What about the rear-facing fingerprint sensor that so many smartphone companies have adopted?

Well, for some – myself included – the rear-facing fingerprint sensor simply isn’t as functional as a front-facing sensor. The biggest gripe I have about rear-facing fingerprint sensors is that you can’t unlock your phone when it’s resting on a table. 

How about facial recognition, like Face ID on the iPhone X?

So far, Face ID on the iPhone X is the only viable option for facial recognition, as facial recognition on other smartphones is nowhere near as good or secure. That’s sure to change over the next few years as the tech is improved.

Still, fingerprint sensing is a preference for some, and you’ll soon have it without sacrificing that gorgeous display that takes up the phone’s entire front surface.

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Apple has reportedly nabbed its first comedy TV series — starring Kristen Wigg and produced by Reese Witherspoon

Kristen Wiig Neilson Barnard Getty final

  • Apple has reportedly acquired a half-hour comedy series starring Kirsten Wiig and executive produced by Reese Witherspoon.
  • It marks the first comedy series for the company’s original scripted lineup.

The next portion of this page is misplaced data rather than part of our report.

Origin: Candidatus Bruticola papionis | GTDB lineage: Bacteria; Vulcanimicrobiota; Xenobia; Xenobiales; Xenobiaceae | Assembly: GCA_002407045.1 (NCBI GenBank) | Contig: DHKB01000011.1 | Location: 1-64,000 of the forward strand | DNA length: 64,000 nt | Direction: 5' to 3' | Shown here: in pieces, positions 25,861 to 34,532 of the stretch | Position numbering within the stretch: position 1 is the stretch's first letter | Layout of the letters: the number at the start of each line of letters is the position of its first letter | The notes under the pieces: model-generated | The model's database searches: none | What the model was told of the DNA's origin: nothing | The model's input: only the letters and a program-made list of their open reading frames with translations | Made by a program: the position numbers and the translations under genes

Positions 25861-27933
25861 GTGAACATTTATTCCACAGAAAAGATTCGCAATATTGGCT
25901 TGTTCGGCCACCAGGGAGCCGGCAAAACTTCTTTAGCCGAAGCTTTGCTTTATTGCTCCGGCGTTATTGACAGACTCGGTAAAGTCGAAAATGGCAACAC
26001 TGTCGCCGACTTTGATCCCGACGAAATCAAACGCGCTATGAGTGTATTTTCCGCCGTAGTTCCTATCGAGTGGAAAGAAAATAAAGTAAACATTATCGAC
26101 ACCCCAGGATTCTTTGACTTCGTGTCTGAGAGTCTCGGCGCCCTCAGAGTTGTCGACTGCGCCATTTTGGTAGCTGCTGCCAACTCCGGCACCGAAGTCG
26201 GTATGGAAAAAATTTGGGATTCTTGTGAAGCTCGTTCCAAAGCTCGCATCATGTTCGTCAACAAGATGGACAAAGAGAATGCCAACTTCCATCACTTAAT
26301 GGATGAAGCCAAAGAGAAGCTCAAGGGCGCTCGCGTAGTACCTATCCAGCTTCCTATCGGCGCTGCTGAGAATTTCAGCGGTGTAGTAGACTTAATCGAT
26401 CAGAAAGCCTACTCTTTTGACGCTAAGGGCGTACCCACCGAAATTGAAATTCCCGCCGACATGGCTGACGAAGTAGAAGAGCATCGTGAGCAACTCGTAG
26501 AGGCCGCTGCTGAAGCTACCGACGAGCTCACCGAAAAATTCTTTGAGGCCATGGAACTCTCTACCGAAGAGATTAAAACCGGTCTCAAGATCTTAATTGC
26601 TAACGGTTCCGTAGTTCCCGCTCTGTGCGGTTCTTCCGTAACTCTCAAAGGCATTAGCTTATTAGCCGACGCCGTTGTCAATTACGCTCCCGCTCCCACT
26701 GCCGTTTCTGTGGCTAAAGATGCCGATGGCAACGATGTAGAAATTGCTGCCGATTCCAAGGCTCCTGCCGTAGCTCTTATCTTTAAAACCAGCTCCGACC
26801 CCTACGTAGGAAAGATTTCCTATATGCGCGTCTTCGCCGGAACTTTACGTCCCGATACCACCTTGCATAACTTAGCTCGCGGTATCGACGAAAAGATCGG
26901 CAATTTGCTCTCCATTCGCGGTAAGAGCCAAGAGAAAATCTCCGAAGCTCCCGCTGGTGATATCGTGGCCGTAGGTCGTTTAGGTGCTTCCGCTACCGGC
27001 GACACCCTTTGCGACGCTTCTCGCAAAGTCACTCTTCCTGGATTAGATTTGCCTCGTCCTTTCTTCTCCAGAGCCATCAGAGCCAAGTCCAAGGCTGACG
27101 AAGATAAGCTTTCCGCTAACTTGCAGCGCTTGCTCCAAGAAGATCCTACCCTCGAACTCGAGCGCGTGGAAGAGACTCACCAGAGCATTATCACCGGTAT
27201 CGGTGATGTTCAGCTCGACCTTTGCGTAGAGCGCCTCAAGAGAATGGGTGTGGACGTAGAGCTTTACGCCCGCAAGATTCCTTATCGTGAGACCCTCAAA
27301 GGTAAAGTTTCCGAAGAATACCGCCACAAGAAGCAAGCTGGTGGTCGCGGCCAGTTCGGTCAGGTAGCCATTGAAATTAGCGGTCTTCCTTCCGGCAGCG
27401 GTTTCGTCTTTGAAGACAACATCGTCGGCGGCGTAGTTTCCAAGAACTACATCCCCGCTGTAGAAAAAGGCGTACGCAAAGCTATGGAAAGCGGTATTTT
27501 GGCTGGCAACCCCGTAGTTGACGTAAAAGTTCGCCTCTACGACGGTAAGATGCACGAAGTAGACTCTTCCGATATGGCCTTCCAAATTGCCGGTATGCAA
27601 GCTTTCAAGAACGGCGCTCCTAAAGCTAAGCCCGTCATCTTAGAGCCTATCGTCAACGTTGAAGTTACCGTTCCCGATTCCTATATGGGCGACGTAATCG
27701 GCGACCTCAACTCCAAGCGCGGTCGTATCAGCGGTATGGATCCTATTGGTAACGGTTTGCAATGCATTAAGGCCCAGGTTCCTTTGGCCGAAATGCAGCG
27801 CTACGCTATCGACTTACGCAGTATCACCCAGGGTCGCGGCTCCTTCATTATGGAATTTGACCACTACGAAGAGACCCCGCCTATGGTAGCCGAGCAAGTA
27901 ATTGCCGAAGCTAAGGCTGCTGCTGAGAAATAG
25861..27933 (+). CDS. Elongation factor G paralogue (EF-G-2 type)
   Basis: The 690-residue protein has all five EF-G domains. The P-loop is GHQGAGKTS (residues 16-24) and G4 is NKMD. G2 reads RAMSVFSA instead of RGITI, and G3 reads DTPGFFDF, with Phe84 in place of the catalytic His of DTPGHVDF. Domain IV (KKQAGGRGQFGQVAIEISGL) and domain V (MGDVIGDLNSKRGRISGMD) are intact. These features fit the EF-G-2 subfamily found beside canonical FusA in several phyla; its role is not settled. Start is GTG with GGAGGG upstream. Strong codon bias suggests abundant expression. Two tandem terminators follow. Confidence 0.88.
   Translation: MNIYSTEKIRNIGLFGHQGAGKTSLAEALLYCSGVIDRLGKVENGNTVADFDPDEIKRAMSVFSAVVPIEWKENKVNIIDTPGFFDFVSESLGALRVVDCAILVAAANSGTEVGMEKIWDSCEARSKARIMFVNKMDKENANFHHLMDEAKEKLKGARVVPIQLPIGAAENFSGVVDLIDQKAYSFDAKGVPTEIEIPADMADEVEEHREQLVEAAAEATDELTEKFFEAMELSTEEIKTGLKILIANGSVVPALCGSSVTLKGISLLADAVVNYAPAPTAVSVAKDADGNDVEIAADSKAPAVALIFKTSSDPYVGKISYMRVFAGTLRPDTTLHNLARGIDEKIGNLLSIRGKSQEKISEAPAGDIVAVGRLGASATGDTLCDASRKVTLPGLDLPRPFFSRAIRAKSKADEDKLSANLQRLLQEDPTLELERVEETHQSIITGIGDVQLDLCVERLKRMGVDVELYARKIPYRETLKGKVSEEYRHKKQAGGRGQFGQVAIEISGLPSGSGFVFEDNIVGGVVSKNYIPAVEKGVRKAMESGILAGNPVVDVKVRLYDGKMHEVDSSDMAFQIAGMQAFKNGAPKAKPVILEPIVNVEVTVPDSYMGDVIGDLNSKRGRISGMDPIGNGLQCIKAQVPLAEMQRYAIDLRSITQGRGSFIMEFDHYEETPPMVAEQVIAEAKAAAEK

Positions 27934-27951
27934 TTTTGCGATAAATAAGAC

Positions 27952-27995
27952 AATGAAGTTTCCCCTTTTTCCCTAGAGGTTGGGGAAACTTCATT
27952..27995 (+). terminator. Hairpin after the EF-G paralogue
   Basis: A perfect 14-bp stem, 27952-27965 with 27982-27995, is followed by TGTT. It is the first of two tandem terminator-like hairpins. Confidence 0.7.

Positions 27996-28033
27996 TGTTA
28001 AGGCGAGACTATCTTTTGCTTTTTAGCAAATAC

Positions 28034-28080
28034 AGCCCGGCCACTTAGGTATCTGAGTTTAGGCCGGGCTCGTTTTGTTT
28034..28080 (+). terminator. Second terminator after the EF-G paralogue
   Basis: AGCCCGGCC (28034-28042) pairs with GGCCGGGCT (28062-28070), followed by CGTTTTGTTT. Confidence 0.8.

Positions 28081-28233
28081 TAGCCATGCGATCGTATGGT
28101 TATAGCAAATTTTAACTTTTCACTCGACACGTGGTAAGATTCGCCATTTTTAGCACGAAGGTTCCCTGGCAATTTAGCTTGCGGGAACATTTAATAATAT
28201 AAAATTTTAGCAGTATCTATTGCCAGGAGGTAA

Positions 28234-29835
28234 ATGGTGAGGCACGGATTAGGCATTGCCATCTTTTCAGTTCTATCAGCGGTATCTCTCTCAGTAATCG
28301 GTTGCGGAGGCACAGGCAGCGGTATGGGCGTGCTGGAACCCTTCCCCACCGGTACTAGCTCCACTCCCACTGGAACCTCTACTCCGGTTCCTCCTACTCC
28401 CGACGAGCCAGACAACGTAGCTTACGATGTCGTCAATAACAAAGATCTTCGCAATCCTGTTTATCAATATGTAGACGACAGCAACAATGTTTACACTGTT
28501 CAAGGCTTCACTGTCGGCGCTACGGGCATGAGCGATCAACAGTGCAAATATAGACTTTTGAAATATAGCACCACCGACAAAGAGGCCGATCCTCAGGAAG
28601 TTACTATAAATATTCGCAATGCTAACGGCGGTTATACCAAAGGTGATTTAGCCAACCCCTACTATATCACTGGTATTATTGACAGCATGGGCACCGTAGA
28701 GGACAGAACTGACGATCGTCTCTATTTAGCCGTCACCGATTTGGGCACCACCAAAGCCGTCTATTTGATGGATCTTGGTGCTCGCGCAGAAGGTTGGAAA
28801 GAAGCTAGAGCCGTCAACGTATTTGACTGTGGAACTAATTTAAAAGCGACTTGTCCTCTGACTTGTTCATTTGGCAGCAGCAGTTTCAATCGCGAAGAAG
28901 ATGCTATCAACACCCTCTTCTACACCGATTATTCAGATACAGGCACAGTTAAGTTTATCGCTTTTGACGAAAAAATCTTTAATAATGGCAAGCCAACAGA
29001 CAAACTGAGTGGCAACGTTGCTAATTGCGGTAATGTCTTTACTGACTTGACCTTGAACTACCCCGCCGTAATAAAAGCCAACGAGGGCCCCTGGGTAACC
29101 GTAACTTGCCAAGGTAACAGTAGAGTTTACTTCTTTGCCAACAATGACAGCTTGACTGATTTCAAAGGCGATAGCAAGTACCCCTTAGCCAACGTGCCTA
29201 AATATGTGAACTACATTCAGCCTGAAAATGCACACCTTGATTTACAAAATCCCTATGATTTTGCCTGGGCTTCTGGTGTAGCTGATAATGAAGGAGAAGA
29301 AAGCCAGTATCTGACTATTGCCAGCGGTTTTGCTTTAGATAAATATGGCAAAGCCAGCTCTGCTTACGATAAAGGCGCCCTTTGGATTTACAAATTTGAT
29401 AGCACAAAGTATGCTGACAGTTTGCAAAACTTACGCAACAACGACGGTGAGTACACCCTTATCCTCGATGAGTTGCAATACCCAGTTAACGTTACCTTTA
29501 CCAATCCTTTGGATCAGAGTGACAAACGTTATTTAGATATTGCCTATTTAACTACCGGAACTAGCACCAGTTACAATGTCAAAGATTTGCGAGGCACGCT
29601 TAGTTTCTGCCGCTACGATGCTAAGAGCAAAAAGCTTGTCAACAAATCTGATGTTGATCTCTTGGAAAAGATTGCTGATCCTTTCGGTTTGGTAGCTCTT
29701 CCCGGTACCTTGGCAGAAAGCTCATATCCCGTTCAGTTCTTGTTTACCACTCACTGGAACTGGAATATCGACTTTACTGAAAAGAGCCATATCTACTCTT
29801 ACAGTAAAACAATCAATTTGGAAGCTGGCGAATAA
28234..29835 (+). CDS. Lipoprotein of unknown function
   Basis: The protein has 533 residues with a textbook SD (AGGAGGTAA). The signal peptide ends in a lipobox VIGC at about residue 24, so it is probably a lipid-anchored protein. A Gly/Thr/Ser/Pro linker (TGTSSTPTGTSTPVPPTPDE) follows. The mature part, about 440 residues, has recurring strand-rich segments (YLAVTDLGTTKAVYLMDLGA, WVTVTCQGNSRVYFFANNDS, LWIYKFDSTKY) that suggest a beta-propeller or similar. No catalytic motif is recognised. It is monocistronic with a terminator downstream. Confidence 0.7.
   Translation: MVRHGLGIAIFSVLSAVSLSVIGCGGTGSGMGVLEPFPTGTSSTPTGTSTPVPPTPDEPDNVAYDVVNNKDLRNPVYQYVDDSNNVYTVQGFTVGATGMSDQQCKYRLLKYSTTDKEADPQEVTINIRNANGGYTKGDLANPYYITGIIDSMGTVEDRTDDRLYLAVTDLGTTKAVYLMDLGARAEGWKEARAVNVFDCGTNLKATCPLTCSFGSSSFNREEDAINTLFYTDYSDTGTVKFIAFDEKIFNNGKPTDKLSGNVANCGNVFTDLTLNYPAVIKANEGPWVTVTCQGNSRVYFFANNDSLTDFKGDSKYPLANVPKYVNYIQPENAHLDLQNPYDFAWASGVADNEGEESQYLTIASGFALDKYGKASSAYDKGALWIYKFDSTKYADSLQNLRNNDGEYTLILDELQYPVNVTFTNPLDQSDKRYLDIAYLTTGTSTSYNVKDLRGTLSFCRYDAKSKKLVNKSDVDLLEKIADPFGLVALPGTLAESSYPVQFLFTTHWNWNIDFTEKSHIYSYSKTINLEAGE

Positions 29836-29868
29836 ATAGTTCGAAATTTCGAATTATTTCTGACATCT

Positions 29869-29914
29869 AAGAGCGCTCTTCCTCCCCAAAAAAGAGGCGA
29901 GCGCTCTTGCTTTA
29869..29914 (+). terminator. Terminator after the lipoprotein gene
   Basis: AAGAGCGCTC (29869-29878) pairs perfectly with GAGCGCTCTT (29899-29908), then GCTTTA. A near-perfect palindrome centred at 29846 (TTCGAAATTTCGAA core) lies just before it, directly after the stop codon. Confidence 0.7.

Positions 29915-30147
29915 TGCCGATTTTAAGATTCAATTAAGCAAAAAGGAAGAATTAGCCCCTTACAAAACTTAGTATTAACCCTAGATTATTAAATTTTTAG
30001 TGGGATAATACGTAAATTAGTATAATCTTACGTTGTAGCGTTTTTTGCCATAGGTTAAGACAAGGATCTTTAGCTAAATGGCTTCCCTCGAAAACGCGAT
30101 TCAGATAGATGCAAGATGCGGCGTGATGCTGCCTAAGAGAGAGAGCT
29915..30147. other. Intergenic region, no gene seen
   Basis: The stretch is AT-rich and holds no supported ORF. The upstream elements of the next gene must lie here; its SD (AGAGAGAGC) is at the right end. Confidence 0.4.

Apple is bulking up its TV output with original comedy.

The tech giant has greenlit its first half-hour comedy series, which will star Kristen Wiig, marking her return to television after leaving “Saturday Night Live” in 2012.

According to The Hollywood Reporter, Apple outbid multiple parties to nab a 10-episode series executive produced by Reese Witherspoon (she’s also executive producer on the HBO award-winner “Big Little Lies”). It’s inspired by the upcoming short story collection titled “You Think It, I’ll Say It,” by Curtis Sittenfeld. The short stories are described as upending “assumptions about class, relationships, and gender roles in a nation that feels both adrift and viscerally divided.”

Former “30 Rock” producer Colleen McGuinness is the creator of the yet-to-be-titled series, and will be the showrunner. It’s unclear when the series will begin production as the show is not attached yet to a production studio. Apple will only be releasing the series, and will not own it, according to THR.

The series marks Apple’s fifth scripted series that’s in production. Others include the Steven Spielberg-produced “Amazing Stories” and the space drama, “See.”